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FIFA Appoint Women’s World Cup 2023 CEO


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ave Beeche has been appointed the new CEO of the 2023 FIFA Women’s World Cup to be held in Australia and New Zealand.

Beeche will join chief operating officers, Jane Fernandez and Jane Patterson in preparing for the tournament which begins in just over two years.

In a statement, Beeche said he is excited to be involved in leading the tournament at such a pivotal time for women’s sport.

“I am honoured and excited to be given the opportunity to lead the delivery of such a significant tournament, especially at a time when there is so much focus globally on the development of women’s sport and, more broadly, the empowerment of women,” Beeche said.

“I look forward to working with both member associations and the host cities to not only deliver an outstanding tournament that showcases the world-class talent in women’s football, but leave a lasting positive legacy for women’s sport,” he said.

The announcement comes as FIFA released its “Setting the Pace” report into the “development and professionalisation of elite women’s football around the world.”

The report identified that while around 70% of women’s clubs internationally operate at a loss, broadcasting, both on traditional and digital platforms, presents a significant opportunity for growth.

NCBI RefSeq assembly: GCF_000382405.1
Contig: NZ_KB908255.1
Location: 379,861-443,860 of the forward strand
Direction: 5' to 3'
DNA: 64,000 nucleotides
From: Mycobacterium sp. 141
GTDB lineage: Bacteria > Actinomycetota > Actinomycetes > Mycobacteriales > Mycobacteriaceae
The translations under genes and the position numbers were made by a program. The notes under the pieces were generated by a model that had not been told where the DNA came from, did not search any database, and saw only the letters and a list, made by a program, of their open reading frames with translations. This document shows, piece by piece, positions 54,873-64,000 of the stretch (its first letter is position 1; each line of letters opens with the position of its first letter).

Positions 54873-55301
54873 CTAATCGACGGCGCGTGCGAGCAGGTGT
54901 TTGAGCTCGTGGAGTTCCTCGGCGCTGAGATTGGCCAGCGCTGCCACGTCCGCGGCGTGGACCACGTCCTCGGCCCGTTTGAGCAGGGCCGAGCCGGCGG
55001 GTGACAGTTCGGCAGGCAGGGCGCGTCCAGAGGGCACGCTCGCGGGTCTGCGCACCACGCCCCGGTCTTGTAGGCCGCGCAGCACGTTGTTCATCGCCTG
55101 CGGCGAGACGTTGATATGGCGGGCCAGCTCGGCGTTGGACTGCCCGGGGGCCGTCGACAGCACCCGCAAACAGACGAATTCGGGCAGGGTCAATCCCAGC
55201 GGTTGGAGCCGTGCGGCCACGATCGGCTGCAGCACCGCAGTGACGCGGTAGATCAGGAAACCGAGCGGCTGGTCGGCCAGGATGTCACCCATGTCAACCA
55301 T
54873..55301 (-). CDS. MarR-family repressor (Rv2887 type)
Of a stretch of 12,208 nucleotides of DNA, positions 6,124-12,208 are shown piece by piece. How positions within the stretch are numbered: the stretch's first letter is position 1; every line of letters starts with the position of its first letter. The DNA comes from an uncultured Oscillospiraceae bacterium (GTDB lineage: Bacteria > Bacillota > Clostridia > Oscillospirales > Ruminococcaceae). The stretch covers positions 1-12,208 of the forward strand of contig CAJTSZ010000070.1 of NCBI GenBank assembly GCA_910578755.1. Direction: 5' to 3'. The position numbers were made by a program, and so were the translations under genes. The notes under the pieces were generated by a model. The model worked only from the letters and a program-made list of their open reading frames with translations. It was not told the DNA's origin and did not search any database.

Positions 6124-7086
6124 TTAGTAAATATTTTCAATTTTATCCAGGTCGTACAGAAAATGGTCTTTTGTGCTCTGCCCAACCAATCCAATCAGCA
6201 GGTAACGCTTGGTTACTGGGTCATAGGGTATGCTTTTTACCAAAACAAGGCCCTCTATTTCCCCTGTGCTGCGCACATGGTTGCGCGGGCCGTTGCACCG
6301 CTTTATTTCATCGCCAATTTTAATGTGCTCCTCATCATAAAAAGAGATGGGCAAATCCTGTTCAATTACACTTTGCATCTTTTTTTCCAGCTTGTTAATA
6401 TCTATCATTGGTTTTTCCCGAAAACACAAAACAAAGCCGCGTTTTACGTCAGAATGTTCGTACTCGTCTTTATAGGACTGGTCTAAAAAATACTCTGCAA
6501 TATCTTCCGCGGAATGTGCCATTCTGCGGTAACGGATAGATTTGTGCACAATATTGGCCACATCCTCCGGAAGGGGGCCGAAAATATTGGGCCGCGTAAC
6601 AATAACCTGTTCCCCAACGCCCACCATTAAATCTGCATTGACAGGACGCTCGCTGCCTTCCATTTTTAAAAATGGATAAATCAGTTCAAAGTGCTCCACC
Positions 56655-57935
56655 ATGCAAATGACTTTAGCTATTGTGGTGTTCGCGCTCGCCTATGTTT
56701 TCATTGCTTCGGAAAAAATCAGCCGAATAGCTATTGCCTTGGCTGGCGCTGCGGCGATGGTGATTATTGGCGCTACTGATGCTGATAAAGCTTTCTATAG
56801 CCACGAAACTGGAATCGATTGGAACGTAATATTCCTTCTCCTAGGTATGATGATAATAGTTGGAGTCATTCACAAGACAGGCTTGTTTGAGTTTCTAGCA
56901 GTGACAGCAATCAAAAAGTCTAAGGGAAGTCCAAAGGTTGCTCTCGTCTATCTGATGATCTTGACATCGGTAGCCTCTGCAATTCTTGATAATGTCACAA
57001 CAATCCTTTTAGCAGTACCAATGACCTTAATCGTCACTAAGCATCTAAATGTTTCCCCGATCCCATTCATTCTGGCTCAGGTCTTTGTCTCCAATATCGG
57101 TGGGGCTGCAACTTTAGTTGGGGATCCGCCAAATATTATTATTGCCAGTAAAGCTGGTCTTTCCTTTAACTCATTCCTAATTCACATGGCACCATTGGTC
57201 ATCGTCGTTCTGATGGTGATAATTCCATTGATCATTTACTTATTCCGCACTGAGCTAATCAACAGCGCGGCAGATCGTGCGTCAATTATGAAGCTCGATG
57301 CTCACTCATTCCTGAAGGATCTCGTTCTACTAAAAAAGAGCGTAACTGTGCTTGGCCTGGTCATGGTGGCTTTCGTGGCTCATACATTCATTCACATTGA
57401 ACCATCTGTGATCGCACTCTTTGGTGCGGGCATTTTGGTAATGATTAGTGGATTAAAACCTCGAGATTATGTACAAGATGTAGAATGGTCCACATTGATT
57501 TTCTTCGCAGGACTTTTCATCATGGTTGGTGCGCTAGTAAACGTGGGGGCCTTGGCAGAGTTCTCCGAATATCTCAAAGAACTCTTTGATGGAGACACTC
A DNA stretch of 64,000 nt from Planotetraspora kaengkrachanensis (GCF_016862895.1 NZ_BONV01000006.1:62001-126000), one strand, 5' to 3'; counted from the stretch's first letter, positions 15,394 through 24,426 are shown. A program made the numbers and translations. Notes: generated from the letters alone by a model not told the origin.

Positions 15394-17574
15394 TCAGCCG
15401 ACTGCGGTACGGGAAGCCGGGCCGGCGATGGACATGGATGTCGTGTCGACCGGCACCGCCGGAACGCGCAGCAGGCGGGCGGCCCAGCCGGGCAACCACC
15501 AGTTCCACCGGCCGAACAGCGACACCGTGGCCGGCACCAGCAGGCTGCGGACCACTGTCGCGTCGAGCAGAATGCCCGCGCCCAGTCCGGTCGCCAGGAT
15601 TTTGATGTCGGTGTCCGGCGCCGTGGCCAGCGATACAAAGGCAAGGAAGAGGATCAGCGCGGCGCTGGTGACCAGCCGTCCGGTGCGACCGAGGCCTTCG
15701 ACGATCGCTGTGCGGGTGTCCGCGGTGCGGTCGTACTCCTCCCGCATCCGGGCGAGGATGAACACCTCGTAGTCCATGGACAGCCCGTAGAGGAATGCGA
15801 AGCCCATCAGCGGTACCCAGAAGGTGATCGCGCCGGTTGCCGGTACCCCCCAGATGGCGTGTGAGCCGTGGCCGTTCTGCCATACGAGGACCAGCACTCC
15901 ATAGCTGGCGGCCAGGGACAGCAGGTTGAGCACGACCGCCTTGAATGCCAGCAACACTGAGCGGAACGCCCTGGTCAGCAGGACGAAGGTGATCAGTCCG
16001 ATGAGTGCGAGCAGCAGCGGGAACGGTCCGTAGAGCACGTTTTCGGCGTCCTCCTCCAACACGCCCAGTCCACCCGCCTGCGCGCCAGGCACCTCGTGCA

According to Sport Business, three-season domestic broadcast deals for England’s Women’s Super League worth around £7 million per season, “bring in more revenue than any other women’s domestic league in the world.”

Sport Business also report both FIFA and the Union of European Football Associations (UEFA) “have enjoyed sizable uplifts in broadcast deal values for the Women’s World Cup and Women’s Euro, respectively, on the back of rising audiences.”

In its commitment to “revolutionise women’s football” FIFA president, Gianni Infantino, told French newspaper L’Équipe the organisation will launch a Women’s Club World Cup “very soon”, and have agreed on the expansion of the Women’s World Cup.

Australia and New Zealand will host the ninth edition of the Women’s World Cup, but it will be the first time the tournament will have 32 teams competing.

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